Please note: As of January 20, 2021, information in some news releases may be out of date or not reflect current policies.
U.S. Department of Labor Investigation Results in South Dakota Bee Company Paying $466,767 in Back Wages and Penalties
KADOKA, SD – After a U.S. Department of Labor Wage and Hour Division (WHD) investigation, Strehlow Bees Inc. has paid $404,827 in back wages to 36 employees – from the United States, South Africa and Nicaragua – for violating multiple conditions of the H-2A visa program for temporary agricultural workers. The Kadoka, South Dakota, company has also paid $61,940 in civil money penalties, assessed by the Department.
WHD investigators found the employer – which raises, tends and cares for bees used in pollination of agricultural products and the production of honey and beeswax – violated several H-2A visa program requirements. WHD determined Strehlow paid employees significantly less than the hourly rate of pay advertised, failed to include work locations in Texas and California on its visa applications, and failed to have all housing inspected prior to occupancy. Investigators also found the employer housed more workers than allowed for the space provided at one of its worksites. WHD determined guest workers and U.S. employees were owed back wages.
“Agricultural employers that bring in temporary guest workers on H-2A visas are responsible for abiding by the terms of the visa program including paying required wages, maintaining accurate payroll records and providing safe, certified housing,” said Wage and Hour District Director Charles Frasier in Denver, Colorado. “The U.S. Department of Labor will continue to safeguard American jobs, level the playing field for law-abiding employers and ensure that workers are paid the wages that they legally earned. Employers and farm labor contractors are encouraged to contact us to better understand their responsibilities so that they can avoid violations like those found in this case.”
WHD also found Strehlow failed to state actual job terms and conditions on its visa applications and to identify itself as having multiple worksites. In addition, the agency found the employer failed to advertise to recruit U.S. workers in the 2019 certification year for a worksite in California before applying for guest workers. Strehlow also did not keep accurate and adequate records of workers’ hours, rate of pay and earnings; and failed to provide pay stubs to any of its workers detailing their rates of pay, hours and deductions made.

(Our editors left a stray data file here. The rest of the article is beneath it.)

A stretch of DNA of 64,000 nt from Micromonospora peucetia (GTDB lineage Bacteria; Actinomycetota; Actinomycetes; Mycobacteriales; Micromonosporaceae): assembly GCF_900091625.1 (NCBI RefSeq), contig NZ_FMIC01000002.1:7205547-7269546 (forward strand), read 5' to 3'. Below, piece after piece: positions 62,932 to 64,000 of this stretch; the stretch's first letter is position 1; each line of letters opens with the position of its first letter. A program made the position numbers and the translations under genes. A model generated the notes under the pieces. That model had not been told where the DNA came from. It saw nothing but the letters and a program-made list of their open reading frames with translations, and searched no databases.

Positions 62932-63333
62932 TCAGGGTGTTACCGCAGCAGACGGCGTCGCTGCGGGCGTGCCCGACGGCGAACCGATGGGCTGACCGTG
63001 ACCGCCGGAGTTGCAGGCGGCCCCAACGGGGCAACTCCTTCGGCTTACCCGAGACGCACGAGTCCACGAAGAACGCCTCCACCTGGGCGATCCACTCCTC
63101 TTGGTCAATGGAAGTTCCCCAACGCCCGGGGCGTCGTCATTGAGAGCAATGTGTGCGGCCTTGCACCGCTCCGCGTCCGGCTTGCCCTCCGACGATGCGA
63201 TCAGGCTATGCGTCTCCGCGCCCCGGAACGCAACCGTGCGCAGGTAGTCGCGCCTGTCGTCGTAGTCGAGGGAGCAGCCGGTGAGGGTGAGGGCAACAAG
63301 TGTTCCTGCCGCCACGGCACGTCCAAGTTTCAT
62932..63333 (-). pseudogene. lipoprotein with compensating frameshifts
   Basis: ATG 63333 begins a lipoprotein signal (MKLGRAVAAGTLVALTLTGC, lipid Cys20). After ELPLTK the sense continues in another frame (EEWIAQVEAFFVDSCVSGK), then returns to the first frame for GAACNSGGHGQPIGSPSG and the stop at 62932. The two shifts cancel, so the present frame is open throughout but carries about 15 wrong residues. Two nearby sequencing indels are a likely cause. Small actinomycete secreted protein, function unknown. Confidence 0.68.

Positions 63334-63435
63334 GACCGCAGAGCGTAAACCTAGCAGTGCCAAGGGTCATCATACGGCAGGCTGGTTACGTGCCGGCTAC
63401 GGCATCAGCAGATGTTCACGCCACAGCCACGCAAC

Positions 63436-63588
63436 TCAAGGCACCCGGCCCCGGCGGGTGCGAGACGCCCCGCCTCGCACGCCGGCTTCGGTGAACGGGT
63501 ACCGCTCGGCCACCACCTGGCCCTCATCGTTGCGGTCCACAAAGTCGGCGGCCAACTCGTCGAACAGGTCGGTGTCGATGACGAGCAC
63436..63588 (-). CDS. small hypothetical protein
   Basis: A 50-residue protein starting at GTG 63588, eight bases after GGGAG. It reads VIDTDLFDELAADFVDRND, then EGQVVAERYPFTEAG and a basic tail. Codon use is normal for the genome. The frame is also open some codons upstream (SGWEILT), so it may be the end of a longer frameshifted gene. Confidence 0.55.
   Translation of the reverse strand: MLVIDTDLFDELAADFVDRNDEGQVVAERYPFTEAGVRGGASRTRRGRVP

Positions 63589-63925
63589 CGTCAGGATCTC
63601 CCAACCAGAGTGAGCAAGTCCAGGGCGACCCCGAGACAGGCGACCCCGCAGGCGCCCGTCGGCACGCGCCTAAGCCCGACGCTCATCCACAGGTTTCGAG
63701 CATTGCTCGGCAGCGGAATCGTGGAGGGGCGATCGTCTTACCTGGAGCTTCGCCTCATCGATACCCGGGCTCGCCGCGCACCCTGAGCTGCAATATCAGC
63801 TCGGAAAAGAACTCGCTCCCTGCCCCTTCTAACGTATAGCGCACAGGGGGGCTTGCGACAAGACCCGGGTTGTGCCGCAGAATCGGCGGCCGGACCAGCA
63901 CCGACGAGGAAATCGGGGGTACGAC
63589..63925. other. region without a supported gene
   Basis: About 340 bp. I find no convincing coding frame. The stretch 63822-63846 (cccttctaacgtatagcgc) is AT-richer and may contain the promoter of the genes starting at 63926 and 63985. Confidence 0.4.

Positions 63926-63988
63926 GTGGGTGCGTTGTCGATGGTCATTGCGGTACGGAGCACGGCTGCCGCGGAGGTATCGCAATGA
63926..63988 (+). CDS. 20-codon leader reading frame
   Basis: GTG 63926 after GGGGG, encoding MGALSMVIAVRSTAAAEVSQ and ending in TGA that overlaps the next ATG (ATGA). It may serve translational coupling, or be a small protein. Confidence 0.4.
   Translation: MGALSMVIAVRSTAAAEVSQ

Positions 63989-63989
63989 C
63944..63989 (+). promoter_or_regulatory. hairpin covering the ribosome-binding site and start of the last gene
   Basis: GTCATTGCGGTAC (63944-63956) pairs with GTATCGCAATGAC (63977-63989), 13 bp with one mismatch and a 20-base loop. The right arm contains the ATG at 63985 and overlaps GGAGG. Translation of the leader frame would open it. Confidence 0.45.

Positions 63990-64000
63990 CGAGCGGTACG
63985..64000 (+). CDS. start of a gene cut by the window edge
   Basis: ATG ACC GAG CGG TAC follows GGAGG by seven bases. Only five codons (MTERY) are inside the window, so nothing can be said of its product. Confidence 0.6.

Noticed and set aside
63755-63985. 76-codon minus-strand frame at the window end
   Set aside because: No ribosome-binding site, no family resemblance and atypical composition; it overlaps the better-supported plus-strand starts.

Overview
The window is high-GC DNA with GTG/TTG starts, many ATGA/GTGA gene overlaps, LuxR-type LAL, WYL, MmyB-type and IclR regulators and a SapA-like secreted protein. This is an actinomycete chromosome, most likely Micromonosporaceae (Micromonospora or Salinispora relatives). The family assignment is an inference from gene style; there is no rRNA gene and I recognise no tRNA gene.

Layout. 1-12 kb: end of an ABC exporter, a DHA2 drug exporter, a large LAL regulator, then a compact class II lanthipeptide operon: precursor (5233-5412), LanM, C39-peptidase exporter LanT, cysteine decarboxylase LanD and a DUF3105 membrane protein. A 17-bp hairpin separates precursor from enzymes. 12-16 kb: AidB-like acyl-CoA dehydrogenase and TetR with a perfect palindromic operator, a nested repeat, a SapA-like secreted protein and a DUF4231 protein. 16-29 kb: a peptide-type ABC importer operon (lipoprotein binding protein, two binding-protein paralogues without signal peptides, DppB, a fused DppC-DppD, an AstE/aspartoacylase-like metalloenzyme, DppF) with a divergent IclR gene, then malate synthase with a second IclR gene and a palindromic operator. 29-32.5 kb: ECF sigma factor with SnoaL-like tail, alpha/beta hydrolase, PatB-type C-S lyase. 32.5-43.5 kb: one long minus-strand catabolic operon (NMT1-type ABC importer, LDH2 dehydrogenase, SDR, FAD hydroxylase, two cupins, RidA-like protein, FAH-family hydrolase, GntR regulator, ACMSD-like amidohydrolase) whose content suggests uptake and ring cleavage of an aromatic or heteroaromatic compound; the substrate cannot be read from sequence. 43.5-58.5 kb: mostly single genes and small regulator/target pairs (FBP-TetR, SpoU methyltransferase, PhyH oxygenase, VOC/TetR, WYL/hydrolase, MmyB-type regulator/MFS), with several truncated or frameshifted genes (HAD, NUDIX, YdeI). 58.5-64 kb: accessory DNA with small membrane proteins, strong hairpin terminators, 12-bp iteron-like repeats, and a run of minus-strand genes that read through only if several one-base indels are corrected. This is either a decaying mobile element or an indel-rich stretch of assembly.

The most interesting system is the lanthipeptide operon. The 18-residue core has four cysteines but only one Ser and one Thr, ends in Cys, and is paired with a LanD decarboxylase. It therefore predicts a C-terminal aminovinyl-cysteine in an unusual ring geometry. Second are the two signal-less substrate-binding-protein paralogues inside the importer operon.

Strehlow also violated the housing requirements for temporary workers by failing to obtain preoccupancy inspections from state workforce agencies for housing sites in Kadoka, South Dakota and Groveton, Texas.
The department offers numerous resources to ensure employers have the tools they need to understand their responsibilities and to comply with federal law, such as online videos, or confidential calls to local WHD offices.
For more information about the H-2A, Fair Labor Standards Act and other laws enforced by the Wage and Hour Division, contact the toll-free helpline at 866-4US-WAGE (487-9243) or consult the agency’s webpage at https://www.dol.gov/agencies/whd. Employers that discover overtime or minimum wage violations may self-report and resolve those violations without litigation through the PAID program.
WHD’s mission is to promote and achieve compliance with labor standards to protect and enhance the welfare of the nation’s workforce. WHD enforces federal minimum wage, overtime pay, recordkeeping and child labor requirements of the Fair Labor Standards Act. WHD also enforces the Migrant and Seasonal Agricultural Worker Protection Act, the Employee Polygraph Protection Act, the Family and Medical Leave Act, wage garnishment provisions of the Consumer Credit Protection Act and a number of employment standards and worker protections as provided in several immigration related statutes. Additionally, WHD administers and enforces the prevailing wage requirements of the Davis Bacon Act and the Service Contract Act and other statutes applicable to federal contracts for construction and for the provision of goods and services.
The mission of the Department of Labor is to foster, promote and develop the welfare of the wage earners, job seekers and retirees of the United States; improve working conditions; advance opportunities for profitable employment; and assure work-related benefits and rights.